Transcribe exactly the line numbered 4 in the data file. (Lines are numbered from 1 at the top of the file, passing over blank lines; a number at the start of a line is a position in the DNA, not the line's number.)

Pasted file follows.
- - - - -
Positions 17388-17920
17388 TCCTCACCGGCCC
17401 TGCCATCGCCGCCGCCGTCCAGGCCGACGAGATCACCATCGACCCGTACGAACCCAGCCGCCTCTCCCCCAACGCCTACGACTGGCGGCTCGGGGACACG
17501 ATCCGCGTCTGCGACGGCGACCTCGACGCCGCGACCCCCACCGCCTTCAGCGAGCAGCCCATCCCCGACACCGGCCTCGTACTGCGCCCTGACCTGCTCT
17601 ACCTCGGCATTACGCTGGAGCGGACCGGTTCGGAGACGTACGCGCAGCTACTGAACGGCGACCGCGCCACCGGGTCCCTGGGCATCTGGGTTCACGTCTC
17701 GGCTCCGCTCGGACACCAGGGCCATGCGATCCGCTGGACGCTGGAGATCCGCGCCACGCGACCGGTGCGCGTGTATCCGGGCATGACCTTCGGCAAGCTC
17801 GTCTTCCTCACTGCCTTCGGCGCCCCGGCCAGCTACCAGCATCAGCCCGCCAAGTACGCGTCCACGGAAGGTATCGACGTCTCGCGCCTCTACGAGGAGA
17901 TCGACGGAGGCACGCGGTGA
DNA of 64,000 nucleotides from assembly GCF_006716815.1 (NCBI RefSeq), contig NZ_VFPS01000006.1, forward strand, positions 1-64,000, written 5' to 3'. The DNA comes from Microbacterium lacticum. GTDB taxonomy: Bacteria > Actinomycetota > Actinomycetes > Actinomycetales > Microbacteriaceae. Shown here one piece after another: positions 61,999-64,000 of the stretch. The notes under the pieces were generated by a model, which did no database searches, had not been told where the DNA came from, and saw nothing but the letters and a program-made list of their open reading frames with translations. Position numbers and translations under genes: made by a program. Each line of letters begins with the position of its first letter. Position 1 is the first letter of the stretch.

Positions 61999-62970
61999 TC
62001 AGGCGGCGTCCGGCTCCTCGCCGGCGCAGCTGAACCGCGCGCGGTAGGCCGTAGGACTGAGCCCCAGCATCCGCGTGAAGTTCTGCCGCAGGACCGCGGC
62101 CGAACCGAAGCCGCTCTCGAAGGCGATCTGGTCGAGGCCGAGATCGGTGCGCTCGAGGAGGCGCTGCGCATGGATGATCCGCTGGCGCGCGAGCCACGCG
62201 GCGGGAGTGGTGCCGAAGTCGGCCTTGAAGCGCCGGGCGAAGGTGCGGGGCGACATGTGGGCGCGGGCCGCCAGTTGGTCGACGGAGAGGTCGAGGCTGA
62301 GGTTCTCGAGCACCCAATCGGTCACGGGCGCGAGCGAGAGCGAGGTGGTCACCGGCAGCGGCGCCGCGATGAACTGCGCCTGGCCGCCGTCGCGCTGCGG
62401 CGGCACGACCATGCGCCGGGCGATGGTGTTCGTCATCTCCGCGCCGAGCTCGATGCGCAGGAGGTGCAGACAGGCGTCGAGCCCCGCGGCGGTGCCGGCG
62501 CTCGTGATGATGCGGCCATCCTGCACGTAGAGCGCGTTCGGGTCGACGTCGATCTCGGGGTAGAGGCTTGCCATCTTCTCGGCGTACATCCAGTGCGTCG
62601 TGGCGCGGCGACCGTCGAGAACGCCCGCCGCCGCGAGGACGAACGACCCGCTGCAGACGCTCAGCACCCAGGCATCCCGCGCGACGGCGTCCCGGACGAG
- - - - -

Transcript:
17501 ATCCGCGTCTGCGACGGCGACCTCGACGCCGCGACCCCCACCGCCTTCAGCGAGCAGCCCATCCCCGACACCGGCCTCGTACTGCGCCCTGACCTGCTCT